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Working atypical hours can be bad for your health in the long term: study

It has been established that atypical working hours, i.e., those that fall outside the traditional 9 am to 5 pm framework, can hurt workers' physical and mental health, as well as their social and family lives

Published: Apr 6, 2024 07:05:59 AM IST
Updated: Apr 5, 2024 05:07:56 PM IST

Working atypical hours can be bad for your health in the long term: studyAtypical working hours can have a negative impact on the health and well-being of those who work them. Image: Alistair Berg / Getty Images

With the rise of remote working, schedules are becoming more flexible. But staggered working hours are not without medical consequences. A study published in the journal PLOS highlights the harmful effects of atypical working hours on those who adopt them early in their careers.

It has been established that atypical working hours, ie, those that fall outside the traditional 9 am to 5 pm framework, can have a negative impact on workers' physical and mental health, as well as on their social and family lives. But a new study is based on a longer-term perspective than previous research on the subject.

Its author, Wen-Jui Han of New York University, drew on data from the National Longitudinal Survey of Youth-1979, which surveyed over 7,000 Americans over a 30-year period. The researcher wanted to determine whether working atypical hours at the start of a professional career had adverse repercussions decades later, once people reach their 50s.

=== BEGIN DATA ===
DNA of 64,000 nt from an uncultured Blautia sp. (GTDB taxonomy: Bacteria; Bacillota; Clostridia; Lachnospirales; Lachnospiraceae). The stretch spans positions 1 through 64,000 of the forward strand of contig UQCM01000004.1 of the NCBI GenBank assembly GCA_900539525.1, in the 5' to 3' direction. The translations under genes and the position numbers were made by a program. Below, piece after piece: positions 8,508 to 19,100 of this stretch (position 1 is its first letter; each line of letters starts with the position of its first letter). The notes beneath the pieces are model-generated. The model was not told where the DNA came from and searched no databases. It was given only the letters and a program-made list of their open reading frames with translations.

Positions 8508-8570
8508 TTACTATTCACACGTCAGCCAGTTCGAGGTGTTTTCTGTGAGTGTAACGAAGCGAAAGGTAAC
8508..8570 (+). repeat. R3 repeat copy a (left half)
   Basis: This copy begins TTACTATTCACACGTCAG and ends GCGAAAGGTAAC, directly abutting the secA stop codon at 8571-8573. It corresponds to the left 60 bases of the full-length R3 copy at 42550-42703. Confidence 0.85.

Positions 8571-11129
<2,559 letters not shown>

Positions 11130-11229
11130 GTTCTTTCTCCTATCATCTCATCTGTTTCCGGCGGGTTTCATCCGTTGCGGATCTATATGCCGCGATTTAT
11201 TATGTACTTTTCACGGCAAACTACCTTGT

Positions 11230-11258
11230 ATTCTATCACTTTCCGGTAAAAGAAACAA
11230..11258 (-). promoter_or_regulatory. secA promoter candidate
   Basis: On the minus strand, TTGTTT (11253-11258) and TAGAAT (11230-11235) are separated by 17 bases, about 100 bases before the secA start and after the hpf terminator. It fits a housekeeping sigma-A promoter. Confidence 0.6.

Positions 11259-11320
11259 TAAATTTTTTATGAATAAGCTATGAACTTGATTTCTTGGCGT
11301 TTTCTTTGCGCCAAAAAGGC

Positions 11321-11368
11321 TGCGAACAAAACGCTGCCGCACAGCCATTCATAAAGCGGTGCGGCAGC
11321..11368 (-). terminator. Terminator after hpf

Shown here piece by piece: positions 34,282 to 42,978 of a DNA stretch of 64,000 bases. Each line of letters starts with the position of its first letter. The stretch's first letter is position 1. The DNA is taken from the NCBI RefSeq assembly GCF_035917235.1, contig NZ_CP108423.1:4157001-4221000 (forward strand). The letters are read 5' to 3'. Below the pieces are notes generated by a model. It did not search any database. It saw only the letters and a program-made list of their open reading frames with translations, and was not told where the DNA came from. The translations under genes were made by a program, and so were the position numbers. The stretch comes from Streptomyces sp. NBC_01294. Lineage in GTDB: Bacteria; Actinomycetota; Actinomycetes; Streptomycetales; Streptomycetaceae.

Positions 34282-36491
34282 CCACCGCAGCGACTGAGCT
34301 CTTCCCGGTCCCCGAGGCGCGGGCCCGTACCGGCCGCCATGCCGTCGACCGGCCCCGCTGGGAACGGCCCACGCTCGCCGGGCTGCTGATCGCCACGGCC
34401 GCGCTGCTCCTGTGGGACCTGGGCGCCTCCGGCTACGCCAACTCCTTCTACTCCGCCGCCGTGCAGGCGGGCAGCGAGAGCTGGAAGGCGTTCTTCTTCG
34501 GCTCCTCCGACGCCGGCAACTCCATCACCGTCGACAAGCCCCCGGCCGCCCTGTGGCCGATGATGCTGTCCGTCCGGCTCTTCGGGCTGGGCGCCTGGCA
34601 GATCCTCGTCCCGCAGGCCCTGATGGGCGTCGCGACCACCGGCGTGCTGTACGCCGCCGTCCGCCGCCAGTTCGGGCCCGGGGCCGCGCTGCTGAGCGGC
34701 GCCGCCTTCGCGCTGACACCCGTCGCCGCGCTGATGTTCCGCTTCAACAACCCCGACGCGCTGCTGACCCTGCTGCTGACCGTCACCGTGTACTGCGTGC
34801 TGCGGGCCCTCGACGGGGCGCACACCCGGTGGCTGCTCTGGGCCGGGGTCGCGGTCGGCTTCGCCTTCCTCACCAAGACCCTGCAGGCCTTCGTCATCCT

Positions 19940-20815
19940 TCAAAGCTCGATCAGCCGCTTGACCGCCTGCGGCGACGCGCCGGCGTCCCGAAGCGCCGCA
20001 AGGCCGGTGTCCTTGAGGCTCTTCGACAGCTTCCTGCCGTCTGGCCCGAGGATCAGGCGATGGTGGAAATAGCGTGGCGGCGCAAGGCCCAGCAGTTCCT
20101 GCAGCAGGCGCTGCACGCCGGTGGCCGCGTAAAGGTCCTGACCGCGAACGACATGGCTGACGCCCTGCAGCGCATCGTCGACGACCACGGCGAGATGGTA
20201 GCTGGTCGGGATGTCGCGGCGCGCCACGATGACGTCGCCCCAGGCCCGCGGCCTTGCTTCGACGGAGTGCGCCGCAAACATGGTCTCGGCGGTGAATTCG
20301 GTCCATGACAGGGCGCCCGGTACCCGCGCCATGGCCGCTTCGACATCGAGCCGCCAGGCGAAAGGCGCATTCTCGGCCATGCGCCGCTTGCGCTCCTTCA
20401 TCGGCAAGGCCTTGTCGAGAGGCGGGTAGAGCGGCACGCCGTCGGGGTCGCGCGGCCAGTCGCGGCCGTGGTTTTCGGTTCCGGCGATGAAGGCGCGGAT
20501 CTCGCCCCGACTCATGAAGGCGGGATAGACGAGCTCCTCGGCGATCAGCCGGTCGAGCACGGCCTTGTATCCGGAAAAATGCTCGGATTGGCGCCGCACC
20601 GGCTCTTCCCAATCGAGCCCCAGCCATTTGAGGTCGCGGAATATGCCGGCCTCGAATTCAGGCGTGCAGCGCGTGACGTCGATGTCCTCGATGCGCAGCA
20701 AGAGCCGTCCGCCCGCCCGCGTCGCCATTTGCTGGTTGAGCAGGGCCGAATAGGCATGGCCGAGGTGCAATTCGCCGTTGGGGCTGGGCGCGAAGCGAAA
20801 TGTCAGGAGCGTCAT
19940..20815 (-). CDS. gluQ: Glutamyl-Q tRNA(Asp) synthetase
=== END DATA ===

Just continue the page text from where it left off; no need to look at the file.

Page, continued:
It emerged that the majority of participants in the study worked standard 9-to-5 hours more or less regularly. Conversely, 17% had worked standard hours when they were in their 20s, before shifting to atypical or "volatile" working hours (evenings, nights, etc.). Some 12% had a similar pattern of employment: they started their careers working standard hours, before transitioning to more variable working hours.

Wen-Jui Han found that people who had worked atypical hours during their working lives had more health problems in their 50s than those who worked from 9 am to 5 pm. They were more likely to present depressive symptoms at the age of 50, and tended to have disturbed sleep.

Also read: Is it time to call time on traditional office hours?

Women more at risk than men

It is interesting to note that, over the long term, the adverse effects of atypical working hours were particularly marked in working people who had stable working hours in their 20s, before changing to an atypical working schedule in their 30s.

Moreover, Wen-Jui Han noted that certain categories of the American population were more exposed to these risks than others. Women who worked atypical hours were more likely to suffer from sleep disorders than their male counterparts. But it's Black women, in particular, who suffer most from the adverse effects of volatile work schedules. "[A]cross all education categories, Black females who had the "early ST-volatile" employment pattern [ie, those who had stable working hours at the start of their career before adopting a more atypical work pattern, Ed.] reported the highest likelihood of having poor health among all groups examined," the researcher writes.

This research shows the extent to which atypical working hours can affect the health and well-being of those who work them. The medical risks involved vary according to the schedule. For example, working nights has a greater impact on sleep quality than working evenings or weekends. Whatever the case, preventive measures need to be taken within companies to reduce the risks associated with alternative working patterns.